NYCCSC: Extending VIVO ontology and application to facilitate discovery through Blacklight and to support climate change science content curation
2015-08-19T14:17:58Z (GMT) by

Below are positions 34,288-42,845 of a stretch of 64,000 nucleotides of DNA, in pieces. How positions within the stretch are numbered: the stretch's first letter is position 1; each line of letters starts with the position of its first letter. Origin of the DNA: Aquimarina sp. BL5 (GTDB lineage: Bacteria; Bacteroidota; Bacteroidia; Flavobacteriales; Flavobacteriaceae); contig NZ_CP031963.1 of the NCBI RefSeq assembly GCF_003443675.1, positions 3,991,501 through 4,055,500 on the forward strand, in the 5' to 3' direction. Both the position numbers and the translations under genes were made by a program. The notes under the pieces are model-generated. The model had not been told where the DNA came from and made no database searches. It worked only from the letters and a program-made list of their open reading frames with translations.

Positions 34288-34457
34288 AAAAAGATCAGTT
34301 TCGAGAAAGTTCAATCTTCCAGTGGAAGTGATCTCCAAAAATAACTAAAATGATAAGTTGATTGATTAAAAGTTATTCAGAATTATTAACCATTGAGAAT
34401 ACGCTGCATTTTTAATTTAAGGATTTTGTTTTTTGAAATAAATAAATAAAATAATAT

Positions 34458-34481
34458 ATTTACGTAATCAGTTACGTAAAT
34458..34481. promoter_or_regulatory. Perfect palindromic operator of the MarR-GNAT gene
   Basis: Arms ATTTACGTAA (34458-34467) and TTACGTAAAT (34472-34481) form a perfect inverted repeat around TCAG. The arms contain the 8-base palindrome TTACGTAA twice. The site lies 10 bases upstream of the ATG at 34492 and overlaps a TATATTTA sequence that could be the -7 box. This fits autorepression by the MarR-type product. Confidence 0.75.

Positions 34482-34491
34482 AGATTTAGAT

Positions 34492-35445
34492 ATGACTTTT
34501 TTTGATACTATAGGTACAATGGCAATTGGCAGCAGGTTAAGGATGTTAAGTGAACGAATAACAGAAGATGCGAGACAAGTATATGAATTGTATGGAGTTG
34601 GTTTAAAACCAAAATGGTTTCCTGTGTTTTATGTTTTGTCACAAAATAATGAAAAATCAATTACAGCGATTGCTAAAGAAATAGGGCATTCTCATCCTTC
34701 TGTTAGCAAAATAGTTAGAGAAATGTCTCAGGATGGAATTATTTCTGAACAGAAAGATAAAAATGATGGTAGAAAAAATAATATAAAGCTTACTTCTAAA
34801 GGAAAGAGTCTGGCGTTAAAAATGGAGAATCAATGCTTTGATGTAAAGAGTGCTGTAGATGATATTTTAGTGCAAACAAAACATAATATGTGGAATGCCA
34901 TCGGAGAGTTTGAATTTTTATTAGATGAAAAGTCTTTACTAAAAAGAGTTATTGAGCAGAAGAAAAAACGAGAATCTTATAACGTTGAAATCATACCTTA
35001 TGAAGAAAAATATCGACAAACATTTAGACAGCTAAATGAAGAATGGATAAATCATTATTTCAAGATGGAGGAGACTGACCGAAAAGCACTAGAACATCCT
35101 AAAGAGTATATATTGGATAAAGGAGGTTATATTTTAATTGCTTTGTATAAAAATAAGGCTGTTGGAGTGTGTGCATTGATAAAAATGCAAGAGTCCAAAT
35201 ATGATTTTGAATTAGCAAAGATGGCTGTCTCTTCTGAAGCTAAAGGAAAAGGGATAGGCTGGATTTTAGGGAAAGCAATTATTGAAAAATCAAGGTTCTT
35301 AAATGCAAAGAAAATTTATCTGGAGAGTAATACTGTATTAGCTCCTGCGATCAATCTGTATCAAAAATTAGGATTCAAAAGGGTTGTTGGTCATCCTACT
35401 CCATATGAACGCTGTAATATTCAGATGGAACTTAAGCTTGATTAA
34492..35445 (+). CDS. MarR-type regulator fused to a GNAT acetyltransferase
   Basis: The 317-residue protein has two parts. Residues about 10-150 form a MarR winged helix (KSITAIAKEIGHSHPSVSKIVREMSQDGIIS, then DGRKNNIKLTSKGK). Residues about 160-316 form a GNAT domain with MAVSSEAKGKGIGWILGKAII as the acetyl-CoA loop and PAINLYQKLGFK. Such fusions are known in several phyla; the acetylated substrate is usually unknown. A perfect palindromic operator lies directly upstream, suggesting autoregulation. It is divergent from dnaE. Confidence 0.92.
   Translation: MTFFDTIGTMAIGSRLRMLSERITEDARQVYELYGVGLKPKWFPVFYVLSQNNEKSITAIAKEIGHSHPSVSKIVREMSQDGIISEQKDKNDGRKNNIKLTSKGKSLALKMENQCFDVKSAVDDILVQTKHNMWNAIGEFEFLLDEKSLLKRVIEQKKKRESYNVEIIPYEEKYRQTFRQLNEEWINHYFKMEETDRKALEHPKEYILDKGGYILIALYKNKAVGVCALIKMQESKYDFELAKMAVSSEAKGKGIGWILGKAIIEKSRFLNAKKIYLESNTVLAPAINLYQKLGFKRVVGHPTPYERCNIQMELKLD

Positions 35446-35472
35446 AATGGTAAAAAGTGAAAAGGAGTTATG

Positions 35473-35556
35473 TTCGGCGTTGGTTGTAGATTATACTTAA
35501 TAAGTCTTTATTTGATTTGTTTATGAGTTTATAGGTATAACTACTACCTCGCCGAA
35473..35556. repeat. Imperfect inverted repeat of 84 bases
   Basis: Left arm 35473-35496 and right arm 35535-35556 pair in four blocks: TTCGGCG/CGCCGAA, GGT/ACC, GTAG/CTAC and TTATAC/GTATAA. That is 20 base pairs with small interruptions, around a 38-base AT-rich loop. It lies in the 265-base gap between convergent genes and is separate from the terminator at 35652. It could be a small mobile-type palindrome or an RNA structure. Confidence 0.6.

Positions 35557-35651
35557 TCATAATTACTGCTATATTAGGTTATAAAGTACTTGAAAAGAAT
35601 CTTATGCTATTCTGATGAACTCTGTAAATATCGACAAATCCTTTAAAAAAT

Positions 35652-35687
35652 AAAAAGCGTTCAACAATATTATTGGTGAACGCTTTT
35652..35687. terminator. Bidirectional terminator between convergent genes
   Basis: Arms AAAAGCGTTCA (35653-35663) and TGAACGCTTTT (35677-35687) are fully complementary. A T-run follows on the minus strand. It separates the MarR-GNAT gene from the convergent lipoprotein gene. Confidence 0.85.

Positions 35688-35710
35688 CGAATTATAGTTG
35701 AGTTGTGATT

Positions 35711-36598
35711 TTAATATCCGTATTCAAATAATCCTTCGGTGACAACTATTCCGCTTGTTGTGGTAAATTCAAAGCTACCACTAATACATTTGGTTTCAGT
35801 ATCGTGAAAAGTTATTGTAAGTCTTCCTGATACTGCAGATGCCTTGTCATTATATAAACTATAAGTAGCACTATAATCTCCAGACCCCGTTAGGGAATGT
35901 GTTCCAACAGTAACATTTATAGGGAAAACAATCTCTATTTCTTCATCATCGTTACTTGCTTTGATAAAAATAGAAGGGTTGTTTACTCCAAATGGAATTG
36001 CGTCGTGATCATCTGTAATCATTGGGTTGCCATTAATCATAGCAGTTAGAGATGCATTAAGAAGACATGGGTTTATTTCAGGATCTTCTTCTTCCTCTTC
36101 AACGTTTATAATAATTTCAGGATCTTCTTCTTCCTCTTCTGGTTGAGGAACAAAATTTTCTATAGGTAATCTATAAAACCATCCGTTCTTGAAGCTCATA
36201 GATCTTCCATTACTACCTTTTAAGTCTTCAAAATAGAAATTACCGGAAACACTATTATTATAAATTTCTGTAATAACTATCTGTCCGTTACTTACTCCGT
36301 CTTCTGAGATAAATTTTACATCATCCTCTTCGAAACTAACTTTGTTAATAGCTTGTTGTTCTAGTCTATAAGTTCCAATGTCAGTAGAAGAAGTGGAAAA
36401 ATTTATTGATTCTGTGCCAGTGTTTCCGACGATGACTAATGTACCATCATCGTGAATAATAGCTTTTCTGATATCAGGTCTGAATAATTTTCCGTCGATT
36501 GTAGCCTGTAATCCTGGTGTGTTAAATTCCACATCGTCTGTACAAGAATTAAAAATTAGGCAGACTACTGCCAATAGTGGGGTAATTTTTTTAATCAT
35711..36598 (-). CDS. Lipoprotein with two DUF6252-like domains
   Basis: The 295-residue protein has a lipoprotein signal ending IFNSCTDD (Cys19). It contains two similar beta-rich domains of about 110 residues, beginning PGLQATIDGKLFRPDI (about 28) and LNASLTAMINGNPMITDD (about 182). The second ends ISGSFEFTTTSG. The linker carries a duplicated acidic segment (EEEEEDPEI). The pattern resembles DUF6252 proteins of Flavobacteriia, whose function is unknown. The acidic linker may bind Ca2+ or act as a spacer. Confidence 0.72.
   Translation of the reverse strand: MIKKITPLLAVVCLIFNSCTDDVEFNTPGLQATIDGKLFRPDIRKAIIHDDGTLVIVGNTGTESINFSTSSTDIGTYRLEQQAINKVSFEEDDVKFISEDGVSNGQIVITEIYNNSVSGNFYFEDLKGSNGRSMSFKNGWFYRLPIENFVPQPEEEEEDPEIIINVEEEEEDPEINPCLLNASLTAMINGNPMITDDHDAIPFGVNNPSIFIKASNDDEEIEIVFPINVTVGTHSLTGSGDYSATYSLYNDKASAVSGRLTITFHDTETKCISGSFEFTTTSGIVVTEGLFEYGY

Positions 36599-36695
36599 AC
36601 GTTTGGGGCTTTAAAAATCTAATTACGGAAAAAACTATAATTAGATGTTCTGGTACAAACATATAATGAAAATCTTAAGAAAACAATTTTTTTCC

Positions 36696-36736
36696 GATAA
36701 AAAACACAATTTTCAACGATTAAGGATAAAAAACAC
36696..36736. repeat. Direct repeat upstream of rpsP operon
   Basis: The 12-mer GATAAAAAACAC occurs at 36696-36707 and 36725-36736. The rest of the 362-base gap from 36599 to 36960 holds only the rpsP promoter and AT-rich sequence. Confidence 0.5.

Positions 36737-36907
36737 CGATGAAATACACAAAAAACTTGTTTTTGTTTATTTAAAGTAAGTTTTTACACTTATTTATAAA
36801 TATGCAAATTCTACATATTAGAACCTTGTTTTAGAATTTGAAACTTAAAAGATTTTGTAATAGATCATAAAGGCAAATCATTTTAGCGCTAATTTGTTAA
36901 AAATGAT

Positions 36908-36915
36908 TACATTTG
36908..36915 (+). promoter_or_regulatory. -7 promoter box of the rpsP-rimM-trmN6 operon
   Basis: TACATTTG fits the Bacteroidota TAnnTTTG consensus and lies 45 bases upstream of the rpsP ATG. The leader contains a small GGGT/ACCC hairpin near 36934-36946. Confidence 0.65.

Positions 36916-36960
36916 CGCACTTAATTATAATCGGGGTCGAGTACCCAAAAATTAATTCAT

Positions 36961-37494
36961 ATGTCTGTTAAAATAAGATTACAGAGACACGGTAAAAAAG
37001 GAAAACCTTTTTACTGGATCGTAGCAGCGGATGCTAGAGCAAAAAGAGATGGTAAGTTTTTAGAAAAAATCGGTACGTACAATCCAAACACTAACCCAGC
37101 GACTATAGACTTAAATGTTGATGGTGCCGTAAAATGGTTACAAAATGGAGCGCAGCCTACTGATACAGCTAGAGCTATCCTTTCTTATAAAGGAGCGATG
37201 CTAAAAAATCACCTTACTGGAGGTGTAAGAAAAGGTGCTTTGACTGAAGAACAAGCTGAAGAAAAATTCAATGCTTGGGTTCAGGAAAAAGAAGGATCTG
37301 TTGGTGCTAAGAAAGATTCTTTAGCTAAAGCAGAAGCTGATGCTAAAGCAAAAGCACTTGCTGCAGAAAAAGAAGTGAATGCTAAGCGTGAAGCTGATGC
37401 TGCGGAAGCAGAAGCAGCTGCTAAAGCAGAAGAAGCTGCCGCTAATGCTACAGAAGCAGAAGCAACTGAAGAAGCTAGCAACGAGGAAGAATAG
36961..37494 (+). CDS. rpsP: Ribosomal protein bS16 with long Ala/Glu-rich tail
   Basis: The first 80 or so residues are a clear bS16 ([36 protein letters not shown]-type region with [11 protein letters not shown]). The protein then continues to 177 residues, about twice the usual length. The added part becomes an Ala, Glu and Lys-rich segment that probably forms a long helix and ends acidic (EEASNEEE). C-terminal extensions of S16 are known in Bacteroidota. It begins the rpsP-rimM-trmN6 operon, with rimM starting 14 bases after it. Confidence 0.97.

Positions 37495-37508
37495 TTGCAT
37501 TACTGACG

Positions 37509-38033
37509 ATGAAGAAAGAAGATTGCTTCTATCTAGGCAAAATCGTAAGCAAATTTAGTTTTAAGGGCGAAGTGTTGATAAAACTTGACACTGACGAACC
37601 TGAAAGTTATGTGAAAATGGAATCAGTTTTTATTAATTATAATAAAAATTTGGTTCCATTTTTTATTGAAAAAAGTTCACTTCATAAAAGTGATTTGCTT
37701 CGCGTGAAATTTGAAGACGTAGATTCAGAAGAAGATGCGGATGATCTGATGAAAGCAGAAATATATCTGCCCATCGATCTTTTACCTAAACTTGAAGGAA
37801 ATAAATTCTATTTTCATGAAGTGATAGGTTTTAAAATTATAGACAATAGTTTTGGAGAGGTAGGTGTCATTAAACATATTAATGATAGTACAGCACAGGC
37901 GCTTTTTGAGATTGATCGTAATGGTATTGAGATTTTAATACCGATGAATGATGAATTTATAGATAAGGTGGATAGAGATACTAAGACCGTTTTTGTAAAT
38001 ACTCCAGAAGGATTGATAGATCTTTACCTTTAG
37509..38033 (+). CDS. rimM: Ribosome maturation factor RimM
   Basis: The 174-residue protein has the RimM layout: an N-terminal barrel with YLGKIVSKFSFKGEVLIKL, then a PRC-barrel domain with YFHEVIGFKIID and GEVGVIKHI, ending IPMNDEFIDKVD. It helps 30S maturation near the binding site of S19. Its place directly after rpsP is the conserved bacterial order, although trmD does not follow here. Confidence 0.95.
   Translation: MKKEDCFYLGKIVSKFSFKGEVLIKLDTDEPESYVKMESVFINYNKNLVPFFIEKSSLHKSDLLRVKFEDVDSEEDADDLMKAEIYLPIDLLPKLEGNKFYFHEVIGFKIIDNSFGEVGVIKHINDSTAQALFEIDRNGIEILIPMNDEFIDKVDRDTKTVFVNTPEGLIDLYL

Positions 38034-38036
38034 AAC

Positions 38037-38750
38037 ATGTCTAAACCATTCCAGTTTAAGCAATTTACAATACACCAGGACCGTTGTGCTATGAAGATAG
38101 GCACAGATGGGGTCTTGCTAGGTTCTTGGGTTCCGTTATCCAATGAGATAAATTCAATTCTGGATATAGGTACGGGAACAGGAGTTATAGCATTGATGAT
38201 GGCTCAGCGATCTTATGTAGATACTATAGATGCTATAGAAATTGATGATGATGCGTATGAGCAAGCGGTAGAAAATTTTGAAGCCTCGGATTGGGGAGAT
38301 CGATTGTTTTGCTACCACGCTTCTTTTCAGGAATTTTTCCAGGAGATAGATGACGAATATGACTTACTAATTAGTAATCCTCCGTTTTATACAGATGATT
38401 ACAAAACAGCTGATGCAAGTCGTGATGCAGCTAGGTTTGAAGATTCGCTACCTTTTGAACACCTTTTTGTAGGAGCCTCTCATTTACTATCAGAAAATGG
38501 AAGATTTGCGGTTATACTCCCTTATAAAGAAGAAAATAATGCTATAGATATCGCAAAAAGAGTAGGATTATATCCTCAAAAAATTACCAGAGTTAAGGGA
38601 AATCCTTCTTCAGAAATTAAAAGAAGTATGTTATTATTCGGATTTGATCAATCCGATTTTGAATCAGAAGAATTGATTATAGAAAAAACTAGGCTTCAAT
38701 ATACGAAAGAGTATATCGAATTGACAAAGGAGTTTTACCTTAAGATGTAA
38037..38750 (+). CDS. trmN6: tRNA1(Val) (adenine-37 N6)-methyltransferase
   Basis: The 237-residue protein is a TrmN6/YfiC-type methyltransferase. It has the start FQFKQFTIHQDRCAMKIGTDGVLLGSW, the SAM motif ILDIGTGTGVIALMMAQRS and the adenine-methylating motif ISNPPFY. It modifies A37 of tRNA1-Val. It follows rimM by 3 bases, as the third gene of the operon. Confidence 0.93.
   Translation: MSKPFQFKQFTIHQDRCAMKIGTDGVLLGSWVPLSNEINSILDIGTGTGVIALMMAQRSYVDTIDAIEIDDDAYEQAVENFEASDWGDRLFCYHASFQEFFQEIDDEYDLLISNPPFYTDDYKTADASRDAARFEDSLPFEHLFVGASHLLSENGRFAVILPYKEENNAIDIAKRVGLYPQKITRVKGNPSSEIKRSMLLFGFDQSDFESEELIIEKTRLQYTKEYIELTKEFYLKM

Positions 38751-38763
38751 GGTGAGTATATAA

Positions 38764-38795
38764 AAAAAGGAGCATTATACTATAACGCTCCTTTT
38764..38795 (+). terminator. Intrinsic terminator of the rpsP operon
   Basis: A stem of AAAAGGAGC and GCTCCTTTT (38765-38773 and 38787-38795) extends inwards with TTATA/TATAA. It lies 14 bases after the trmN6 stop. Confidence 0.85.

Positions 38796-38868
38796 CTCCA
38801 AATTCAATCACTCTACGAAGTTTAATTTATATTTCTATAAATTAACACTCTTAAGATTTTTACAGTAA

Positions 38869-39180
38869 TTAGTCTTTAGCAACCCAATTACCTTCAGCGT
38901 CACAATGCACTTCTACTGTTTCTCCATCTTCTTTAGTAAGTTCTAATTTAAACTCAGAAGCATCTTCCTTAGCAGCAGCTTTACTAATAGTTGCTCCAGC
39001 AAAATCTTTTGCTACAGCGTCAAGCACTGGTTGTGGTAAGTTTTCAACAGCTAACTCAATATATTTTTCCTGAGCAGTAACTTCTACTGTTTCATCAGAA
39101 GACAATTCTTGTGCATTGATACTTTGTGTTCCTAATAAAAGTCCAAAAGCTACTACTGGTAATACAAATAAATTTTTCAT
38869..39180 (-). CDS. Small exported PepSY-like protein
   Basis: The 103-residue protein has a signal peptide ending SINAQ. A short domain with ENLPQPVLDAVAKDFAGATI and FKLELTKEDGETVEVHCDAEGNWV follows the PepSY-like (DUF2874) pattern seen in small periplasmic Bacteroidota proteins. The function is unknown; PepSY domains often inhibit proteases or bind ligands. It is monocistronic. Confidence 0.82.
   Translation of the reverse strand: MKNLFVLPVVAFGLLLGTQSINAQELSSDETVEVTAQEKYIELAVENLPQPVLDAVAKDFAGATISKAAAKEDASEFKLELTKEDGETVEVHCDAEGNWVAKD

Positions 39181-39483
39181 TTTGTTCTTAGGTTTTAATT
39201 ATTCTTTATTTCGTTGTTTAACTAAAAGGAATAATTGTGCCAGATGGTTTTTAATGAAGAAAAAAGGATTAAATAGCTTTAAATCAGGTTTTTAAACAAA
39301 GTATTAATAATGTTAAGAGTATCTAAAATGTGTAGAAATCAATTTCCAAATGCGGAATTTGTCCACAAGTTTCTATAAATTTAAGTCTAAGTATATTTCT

Currently, the policy makers and associated researchers who analyze the impacts of climate change and formulate response strategies must gather information and data on climate change from scattered and diverse sources. The New York Climate Change Science Clearinghouse (NYCCSC) project aims to provide a central source of climate change science data and information specific to New York State. The NYCCSC application consists of multiple components, including a Blacklight front-end that provides search and discovery functions. This Blacklight instance shares a Solr search index with a VIVO instance used as the main curation interface for the project. This presentation will cover the ontology and architecture used for the project, including the following: <br>- Ontology development: We have extended the VIVO-ISF ontology to represent climate change science concepts and linkages between those concepts and the data and information being represented in the Clearinghouse. These concepts include climate changes, effects of these changes on organisms and built and natural systems, response strategies, and actions to implement these strategies. This project’s use of semantic relationships has helped to expose the connections within the content in a richer way. <br>- Software extensions to support search and discovery using Blacklight and VIVO: As Blacklight expects certain fields and formats from the search index and we needed to display certain information in the user interface, we had to modify VIVO’s search index to enable discovery and display through Blacklight. Furthermore, we had to modify Blacklight to enable querying RDF data directly from VIVO as not all content is included in the search index. In addition, we worked on boosting results for specific classgroups in the VIVO application to prioritize documents, data, and GIS over people, organizations, and events. <br>- VIVO and PostGIS for custom boosting and geographical location representation: The NYCCSC application uses PostGIS for storing geographical information and associations between geographic locations and geotagged items represented in VIVO. We extended the Blacklight front-end to allow the user action of zooming in and out of the map displayed on the search page to update search results based on relevance to the resulting bounding box of the map. To support this geographical search, we extended VIVO’s Solr search with a custom function that utilized PostGIS ranking of items based on a bounding box. In addition, we extended the NYCCSC VIVO instance and utilized VIVO’s built-in N3 editing framework to allow a user to search the PostGIS database for geotagging a particular entity represented in VIVO. <br>- Interface design: As part of this project, we have utilized usability testing and other user feedback to help inform the design of the front-end and the features included in the clearinghouse site. A demo of the site will demonstrate how the different components of the architecture work together to support search and discovery through semantic relationships. <br>Presentation Options: We would prefer the long talk presentation format where we can elaborate on the abstract above but can also utilize the shorter presentation format if necessary.